GP surgeries try out new blood test to stem rising use of antibiotics in Northern Ireland
A simple blood test to ascertain when a patient needs an antibiotic is being trialled at a number of GP practices in Northern Ireland.
The pilot scheme has been launched as part of efforts to slash the number of antibiotics handed out here - with recent figures revealing 1.9m prescriptions are written annually in Northern Ireland.
It comes as health bosses warn of the growing threat to mankind resulting from the misuse of the drugs.
Northern Ireland's top doctor, Dr Michael McBride, has welcomed the scheme and said it is imperative that steps are taken now to put an end to the overuse of antibiotics.
Five GP surgeries, one in each health trust, are now offering the blood test which helps to establish whether a patient has a viral or bacterial infection by measuring inflammation in the body.
C-reactive protein (CRP) tests are already routinely used in hospitals but are not normally carried out in GP surgeries.
However, with the introduction of the simple test, a GP can now establish within minutes the likelihood that a patient has a bacterial infection.
The test is also proving useful to GPs when explaining to a patient why they will not prescribe an antibiotic.
Dr Brenda Bradley, from the Health & Social Care Board, said: "Antibiotics do not work on viral infections, but it can be very difficult to detect whether a condition is viral or bacterial.
"The majority of infections are viral, they are self-limiting and they will clear up in a week or so by themselves.
"However, some patients with viral infections can seem very unwell, they can have a slightly raised temperature and feel quite poorly, but when a CRP test is carried out it can provide reassurance they don't need an antibiotic.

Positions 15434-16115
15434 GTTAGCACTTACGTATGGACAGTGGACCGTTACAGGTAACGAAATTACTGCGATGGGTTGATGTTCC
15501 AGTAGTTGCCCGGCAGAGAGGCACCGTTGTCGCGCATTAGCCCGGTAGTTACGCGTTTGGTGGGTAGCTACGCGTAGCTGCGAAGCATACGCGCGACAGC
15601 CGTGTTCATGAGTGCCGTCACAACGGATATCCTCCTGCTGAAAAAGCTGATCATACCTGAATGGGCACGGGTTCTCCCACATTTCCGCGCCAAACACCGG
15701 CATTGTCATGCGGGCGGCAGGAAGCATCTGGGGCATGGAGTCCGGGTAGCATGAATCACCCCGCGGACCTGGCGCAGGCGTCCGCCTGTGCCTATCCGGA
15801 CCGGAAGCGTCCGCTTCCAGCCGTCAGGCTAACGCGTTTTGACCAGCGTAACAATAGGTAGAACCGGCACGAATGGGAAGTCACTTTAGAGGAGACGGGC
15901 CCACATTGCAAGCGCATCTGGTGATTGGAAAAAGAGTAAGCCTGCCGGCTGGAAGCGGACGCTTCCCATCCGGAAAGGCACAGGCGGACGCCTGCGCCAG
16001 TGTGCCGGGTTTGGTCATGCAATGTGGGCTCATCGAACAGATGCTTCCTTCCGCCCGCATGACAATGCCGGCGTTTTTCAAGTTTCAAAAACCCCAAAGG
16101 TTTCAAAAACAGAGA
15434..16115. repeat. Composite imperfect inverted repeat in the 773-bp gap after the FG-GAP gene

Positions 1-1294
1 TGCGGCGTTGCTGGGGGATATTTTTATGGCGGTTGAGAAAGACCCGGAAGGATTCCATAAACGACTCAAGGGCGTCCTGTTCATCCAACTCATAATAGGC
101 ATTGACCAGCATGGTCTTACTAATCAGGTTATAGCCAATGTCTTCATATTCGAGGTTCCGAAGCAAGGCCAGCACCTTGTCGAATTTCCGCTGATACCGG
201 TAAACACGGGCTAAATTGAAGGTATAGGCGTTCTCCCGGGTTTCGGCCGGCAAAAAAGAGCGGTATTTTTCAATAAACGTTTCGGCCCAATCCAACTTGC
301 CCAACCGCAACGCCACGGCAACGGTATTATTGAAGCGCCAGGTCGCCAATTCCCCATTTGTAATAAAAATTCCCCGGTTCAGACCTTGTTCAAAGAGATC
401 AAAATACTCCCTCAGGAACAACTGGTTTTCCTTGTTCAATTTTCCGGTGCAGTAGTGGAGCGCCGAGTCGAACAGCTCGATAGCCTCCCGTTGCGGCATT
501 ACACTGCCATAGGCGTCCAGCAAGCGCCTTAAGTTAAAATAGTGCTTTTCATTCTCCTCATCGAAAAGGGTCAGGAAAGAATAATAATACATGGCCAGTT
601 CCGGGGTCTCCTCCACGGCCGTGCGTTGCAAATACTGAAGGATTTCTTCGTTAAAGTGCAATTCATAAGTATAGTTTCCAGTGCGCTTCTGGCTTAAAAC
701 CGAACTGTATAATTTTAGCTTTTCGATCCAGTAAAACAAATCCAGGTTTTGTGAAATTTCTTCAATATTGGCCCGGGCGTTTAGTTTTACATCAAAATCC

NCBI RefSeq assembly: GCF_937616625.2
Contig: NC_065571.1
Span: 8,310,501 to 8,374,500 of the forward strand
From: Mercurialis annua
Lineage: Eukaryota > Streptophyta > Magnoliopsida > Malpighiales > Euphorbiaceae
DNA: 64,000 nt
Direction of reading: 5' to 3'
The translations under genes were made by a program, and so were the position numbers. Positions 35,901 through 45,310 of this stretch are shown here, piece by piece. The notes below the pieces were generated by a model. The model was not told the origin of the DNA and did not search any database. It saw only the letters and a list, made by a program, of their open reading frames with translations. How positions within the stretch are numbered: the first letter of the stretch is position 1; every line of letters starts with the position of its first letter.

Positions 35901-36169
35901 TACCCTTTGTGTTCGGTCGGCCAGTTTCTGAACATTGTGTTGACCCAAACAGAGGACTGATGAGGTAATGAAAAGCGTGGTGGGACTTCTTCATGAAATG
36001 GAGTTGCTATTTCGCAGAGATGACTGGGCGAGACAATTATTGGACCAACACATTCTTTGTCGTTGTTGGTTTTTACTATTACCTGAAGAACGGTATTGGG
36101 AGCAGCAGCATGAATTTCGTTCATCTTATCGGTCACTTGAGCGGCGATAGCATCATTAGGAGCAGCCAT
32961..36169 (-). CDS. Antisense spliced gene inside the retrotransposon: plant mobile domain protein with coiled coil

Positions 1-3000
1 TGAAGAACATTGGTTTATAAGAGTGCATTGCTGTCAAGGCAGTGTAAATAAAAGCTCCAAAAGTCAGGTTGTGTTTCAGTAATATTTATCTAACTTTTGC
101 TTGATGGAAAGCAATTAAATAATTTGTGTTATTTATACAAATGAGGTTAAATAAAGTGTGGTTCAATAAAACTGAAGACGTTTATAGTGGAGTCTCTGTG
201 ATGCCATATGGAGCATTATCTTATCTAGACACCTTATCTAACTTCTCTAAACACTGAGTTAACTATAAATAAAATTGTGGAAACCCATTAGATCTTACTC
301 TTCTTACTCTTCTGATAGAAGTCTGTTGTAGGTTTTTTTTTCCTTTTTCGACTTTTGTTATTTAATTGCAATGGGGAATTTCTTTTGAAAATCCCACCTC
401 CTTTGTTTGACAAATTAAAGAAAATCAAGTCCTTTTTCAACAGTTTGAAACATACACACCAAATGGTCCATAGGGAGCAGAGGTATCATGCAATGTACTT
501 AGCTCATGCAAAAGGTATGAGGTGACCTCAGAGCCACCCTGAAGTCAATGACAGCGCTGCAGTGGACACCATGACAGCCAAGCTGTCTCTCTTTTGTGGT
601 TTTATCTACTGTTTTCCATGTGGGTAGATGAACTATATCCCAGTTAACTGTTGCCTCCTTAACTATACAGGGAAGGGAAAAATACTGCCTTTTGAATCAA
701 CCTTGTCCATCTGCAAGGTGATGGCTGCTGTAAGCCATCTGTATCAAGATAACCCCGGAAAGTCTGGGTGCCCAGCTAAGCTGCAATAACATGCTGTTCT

"It's a quick and painless finger prick test and the results come back in three or four minutes.
"The sample is analysed by a machine, which gives a reading of the level of CRP in the blood.
"If it is a low level, there is very little inflammation and the infection is more likely to be viral."
The test has been carried out on 50 patients at participating surgery Whitehouse Medical Group Practice since May.
Dr Gerry Meenan, who has worked at the Newtownabbey practice for 28 years, said he believes the test should be made available throughout Northern Ireland.
"Hopefully the other practices in the pilot will have a similar experience and we can demonstrate to our colleagues the benefit of using technology like this," he said.
It is hoped the pilot will result in the test being rolled out to practices around Northern Ireland.
The scheme is one of a number of initiatives under way in Northern Ireland to help address the overuse of antibiotics, which also includes delayed prescribing of the drugs.
Last month, Dr McBride -Northern Ireland's chief medical officer - branded misuse of antibiotics one of the "greatest threats to health".
He said minor infections or injuries such as cuts or scratches, and even cases of food poisoning, could prove fatal without action to address the situation.
Commenting on the ongoing pilot, he said: "In Northern Ireland, we use significantly more antibiotics than anywhere else in the UK.
"We know that overuse of antibiotics leads to antibiotic resistance and an increase in drug-resistant infections such as clostridium difficile.
"When it is not clear whether a patient has a viral infection or a bacterial infection, often the GP often has to err on the side of caution and prescribe an antibiotic, in case the infection is bacterial.
"Point-of-care testing allows GPs to be more confident in deciding whether to prescribe an antibiotic.
"I welcome this pilot and look forward to its findings."
The World Health Organisation has described the growing resistance to antibiotics as one of the biggest threats to global health, food security and development.
It says resistance occurs naturally, but misuse of the drugs is accelerating the process.